It's a tricky thing, writing this collection with all these Sri Lankan women. I'm worried that they all sound the same to other people. They're pretty distinct to me...at least I think they are:
- Chaya - who falls bewildered into love and then out the other side
- Savitha - lost in sex and history and the unbearable demands of family, her own body betraying her
- Shefali - trying to subdue love and sex and convention to logic and practicality, which causes all sorts of trouble
- Lakshmi - who plays by all the old rules for almost too long
- Lekha - confidence in motion, the only one who always knows exactly what she wants
- Laila - who manages to find freedom, and wisdom, in compensation for what she walked away from
- Samiksha - trapped in a twisted fairy tale
- Medha - an ugly duckling in love, an old woman satisfied with what she has made of her life
- "Mary" - driven right around the bend
- Sushila - a pretty pretty girl, in the wrong world -- but she seems content enough
- Riddhi - who played by the old rules, and didn't get out in time
- Himali - taking what she needs, despite the cost to others
- Raji - who was only fooled by the fairy tale for one wrong moment -- but who manages to create it again for herself, for real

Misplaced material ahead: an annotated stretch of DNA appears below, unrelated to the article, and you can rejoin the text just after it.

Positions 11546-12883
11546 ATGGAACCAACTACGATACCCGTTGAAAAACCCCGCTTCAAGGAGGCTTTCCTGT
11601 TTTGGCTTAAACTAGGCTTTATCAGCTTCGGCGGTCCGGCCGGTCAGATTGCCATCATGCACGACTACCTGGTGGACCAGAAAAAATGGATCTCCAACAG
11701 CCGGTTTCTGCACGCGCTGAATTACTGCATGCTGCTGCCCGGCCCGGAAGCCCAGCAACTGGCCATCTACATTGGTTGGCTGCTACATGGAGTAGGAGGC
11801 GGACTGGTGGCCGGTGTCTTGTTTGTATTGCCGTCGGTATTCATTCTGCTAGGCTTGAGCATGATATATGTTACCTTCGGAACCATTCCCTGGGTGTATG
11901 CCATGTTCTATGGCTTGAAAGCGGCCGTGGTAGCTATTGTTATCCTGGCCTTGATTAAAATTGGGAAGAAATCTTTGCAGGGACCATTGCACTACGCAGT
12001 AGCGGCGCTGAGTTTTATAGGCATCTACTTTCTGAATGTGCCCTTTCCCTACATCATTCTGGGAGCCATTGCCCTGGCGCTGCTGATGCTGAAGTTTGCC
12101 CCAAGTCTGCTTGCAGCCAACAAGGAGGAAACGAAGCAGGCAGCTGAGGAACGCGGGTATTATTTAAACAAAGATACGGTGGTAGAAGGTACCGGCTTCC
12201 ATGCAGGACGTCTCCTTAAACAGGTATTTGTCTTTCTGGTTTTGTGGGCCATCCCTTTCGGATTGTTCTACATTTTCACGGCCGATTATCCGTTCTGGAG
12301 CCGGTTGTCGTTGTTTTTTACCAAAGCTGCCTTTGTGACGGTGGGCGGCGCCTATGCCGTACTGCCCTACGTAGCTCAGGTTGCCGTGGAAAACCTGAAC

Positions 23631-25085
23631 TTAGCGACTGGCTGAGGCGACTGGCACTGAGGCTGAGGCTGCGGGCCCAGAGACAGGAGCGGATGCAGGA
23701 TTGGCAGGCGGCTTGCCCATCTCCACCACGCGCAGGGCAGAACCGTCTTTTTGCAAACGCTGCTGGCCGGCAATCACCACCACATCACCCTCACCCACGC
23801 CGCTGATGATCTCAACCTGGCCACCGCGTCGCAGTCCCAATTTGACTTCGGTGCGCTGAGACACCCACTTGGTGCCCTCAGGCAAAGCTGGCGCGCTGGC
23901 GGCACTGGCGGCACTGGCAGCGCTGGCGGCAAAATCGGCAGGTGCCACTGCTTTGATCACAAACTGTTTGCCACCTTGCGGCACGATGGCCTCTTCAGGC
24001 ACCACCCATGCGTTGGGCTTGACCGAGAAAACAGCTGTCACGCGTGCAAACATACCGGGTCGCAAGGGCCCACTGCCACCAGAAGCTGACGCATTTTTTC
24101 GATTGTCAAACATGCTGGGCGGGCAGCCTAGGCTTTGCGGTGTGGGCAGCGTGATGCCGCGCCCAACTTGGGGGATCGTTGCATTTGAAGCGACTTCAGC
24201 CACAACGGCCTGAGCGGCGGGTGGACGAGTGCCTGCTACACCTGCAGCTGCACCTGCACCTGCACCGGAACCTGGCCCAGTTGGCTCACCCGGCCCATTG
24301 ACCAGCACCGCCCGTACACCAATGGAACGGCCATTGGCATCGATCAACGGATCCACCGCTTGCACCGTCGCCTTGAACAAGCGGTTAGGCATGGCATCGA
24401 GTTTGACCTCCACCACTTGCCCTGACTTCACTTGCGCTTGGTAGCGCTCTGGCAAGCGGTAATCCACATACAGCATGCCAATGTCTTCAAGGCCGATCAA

- Minal - who never really thought she loved him, but learns to take care of herself as a result
I'm not sure how I ended up writing a collection full of people (the men too) who try to ignore their emotions, or lock them up into little boxes, or are paralyzed by them. Though there are also some who throw themselves into emotion full-force. Sometimes the same people, at different points in the story. And at the same time, they're pretty much all strong -- even when they're trapped, even when they don't find their way out of the traps. They're still fighting.
It was very satisfying, drafting the story yesterday (I'm pretty happy with it right now, though I suspect I may (as usual) have rushed it a little). But a little bit sad too, oddly enough. There's only three stories left in my current plan for the dissertation -- after that, it's all revision. And many of the stories are already revised. I've been working on this project, off and on, for at least five years, and you can count it as closer to a decade if you start with "Season of Marriage" (which isn't actually in the collection). I do, very much, want to see it as a finished book. It will be deeply satisfying.
But at the same time...I love these people. They're beautiful and strong, and sometimes a little broken, but still trying so hard, I have to cheer for them. I made these women up, and the men too, and I'm hopelessly in love with them all. How the hell does that happen?
I want to keep telling their stories forever.